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Business trends

Southeast Asia defies global IPO slump, thanks to old-economy stocks

At least 40 companies in pipeline, led by real estate, retail and food

A retail unit of Central Group plans to go public soon on the Stock Exchange of Thailand. (Photo by Akira Kodaka)

SINGAPORE -- Stock listings in Southeast Asia grew 13% in the year through September, bucking a global downtrend and with several high-profile initial public offerings still to hit the market before the end of 2019.

Data from consultancy firm EY showed that there were 89 IPOs in Southeast Asia in the year to end-September that raised total proceeds of $4.8 billion, up 1% from the same period a year ago.

Globally, there were 768 listings that raised proceeds of $114 billion. Those figures marked falls of 26% and 25%, respectively, as U.S.-China trade tensions, Brexit and other global uncertainties put a lid on IPOs.

EY sees this trend in Southeast Asia playing out over the rest of the year.

"Despite ongoing geopolitical and economic challenges, there is still a pipeline of IPO aspirants in Southeast Asia looking for an opportune time to tap the market," Max Loh, EY's ASEAN IPO leader, told the Nikkei Asian Review. "We expect that the surge in activity in the third quarter [of 2019] to spill into the fourth quarter as IPO activity in the region focuses on the Southeast Asian consumption growth story."

Siam Cement Group, a Thai industrial conglomerate, has started the process to list its packaging subsidiary on the Stock Exchange of Thailand to raise funds for expansion, said Roongrote Rangsiyopash, president and CEO of the group on Monday.

He said the company’s board of directors approved on Monday the plan to issue new ordinary shares of its subsidiary SCG Packaging, although he declined to comment on when the company would file for the IPO. Two market sources said that SCG is expected to raise at least 30 billion baht ($1 billion) from the IPO.

Among other listings in the pipeline is that of Central Retail, a core retail unit of Thailand's major conglomerate Central Group. Central Retail has department stores and other retail outlets in Thailand, and it is also increasing its presence in Vietnam. Through this what is likely to be a billion-dollar IPO, the company aims to expand branches domestically and overseas. The company has filed its prospectus with the SET.

Canned tuna producer Thai Union Group's subsidiary Thai Union Feedmill, producer of shrimp and fish feed, has also filed for an IPO. It plans to expand the feed producing business in Indonesia and other countries.

As of Oct. 21, 18 stocks have made their debuts on Thailand's bourse this year. By the end of 2019, the number is likely to exceed the previous year's 19 issues, as 13 more companies have filed paperwork stating their intention to go public. Six of the 13 have already had their applications approved by Thailand's Securities and Exchange Commission. Among them is S Hotels and Resorts, the hospitality arm of property developer Singha Estate.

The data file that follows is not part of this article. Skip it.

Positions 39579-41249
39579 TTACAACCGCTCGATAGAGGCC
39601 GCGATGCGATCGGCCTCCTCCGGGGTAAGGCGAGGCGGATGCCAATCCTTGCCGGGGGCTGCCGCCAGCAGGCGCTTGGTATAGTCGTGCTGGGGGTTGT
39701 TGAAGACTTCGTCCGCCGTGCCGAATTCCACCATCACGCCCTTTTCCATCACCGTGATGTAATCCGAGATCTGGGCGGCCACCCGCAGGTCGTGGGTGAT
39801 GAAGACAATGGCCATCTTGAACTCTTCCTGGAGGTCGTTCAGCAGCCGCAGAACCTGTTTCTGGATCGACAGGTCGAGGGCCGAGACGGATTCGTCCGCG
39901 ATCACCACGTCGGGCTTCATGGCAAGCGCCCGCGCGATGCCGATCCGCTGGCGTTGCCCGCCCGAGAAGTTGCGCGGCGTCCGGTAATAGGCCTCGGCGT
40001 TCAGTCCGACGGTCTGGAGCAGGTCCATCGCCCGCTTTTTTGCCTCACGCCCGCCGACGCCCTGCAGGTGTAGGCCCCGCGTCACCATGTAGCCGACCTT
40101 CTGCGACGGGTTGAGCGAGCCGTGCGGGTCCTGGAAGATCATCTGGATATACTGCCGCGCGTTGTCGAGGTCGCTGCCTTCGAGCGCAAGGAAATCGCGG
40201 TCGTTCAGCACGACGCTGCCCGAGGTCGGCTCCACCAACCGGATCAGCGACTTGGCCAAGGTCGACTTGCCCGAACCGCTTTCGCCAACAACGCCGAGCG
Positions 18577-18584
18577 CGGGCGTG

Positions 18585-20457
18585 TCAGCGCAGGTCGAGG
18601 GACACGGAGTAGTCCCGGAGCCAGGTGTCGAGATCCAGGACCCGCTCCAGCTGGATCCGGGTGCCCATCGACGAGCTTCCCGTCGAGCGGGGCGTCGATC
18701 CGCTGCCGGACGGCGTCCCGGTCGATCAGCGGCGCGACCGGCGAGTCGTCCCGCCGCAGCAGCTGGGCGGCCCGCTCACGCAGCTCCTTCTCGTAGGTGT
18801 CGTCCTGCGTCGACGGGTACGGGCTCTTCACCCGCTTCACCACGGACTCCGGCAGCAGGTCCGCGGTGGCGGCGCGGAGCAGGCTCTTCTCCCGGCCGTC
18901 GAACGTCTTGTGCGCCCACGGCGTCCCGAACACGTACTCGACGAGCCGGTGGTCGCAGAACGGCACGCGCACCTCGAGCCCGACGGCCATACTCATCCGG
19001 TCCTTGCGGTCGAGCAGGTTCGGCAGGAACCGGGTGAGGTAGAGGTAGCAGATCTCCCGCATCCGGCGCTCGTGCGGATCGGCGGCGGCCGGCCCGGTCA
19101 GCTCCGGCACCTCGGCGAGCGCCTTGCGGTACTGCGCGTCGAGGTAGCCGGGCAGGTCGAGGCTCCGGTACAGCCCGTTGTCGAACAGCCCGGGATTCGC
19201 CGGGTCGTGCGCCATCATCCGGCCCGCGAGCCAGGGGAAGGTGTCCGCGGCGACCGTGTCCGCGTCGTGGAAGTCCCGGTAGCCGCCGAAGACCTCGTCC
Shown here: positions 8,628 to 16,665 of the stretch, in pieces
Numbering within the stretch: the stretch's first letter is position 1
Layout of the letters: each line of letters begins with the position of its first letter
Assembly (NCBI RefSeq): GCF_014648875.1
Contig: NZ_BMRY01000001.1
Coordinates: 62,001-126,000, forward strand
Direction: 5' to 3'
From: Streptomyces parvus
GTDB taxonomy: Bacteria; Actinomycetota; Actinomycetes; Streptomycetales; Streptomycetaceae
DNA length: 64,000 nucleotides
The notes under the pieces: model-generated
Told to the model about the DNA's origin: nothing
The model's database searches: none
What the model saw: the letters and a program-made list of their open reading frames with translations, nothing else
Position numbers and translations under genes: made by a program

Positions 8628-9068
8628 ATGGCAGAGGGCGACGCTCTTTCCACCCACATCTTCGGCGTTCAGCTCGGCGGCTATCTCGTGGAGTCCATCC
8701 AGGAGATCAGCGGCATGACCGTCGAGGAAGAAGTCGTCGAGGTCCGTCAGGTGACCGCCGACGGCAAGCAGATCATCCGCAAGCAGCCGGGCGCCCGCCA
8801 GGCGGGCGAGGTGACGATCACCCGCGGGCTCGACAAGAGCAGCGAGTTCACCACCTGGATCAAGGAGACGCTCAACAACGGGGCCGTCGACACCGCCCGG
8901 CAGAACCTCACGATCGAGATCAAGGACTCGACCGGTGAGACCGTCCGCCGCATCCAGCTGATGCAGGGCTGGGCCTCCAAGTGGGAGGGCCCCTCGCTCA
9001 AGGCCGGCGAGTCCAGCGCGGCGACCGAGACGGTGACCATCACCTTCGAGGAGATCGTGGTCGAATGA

In Malaysia, furniture manufacturer Spring Art Holdings and solar system installer Solarvest Holdings plan to be listed on the local exchange in November, while Vietnam's new airline Bamboo Airways is reportedly aiming for an IPO next year. Indonesia Stock Exchange has some 30 companies in the pipeline.

According to QUICK-FactSet database, at least 40 companies have filed for IPOs this year in the region that are still waiting to come to market.

Southeast Asia's active IPO market is driven by companies in traditional sectors, with real estate sector accounting for 59% of total proceeds through September, followed by consumer product makers and services providers with 14%.

"Real estate is in the spotlight primarily because it is a sector that investors are comfortable with and given the Singapore Exchange's niche strengths in REITs (real estate investment trusts)," said EY's Loh. One of the latest major IPOs in the real estate sector was Thailand's Asset World, conglomerate TCC Group's property arm that operates hotels and offices in Bangkok.

Such conglomerates as well as state-owned companies are increasingly aspiring to tap opportunities in a steadily growing Southeast Asian economy through IPOs. "Companies are motivated to list not just for capital-raising but for strategic branding and access to new markets," Loh said.

For Thai property companies, this year may be a good time to raise funds for overseas expansion, due to favorable exchange rates. "The strong baht will help us with acquiring overseas assets," according to Chairath Sivapornpan, chief financial officer of S Hotels and Resorts, which is expected to list on the SET soon.

The hospitality specialist operates 39 hotels and resorts in five countries: Thailand, the Maldives, Fiji, Mauritius, and the U.K. It hopes to double that number to 80 properties by 2025. "Proceeds from the IPO will be used for hospitality business expansion and investment in both the domestic and overseas markets," Chairath said.

Globally, this year's major IPOs included U.S. ride-hailing operator Uber Technologies, videoconferencing company Zoom Video Communications, and business chat service Slack Technologies. Hence, the technology sector accounted for 36% of the total proceeds through September globally, topping other sectors like health care (16%) and industrials (8%).

Yet, the technology sector accounted for only 1% of total proceeds in Southeast Asia. Tech-based businesses are booming in Southeast Asia, especially digital consumer services such as ride-hailing and e-commerce. But most of those companies are still raising funds privately.

Additional reporting by Masayuki Yuda and Apornrath Phoonphongphiphat in Bangkok.

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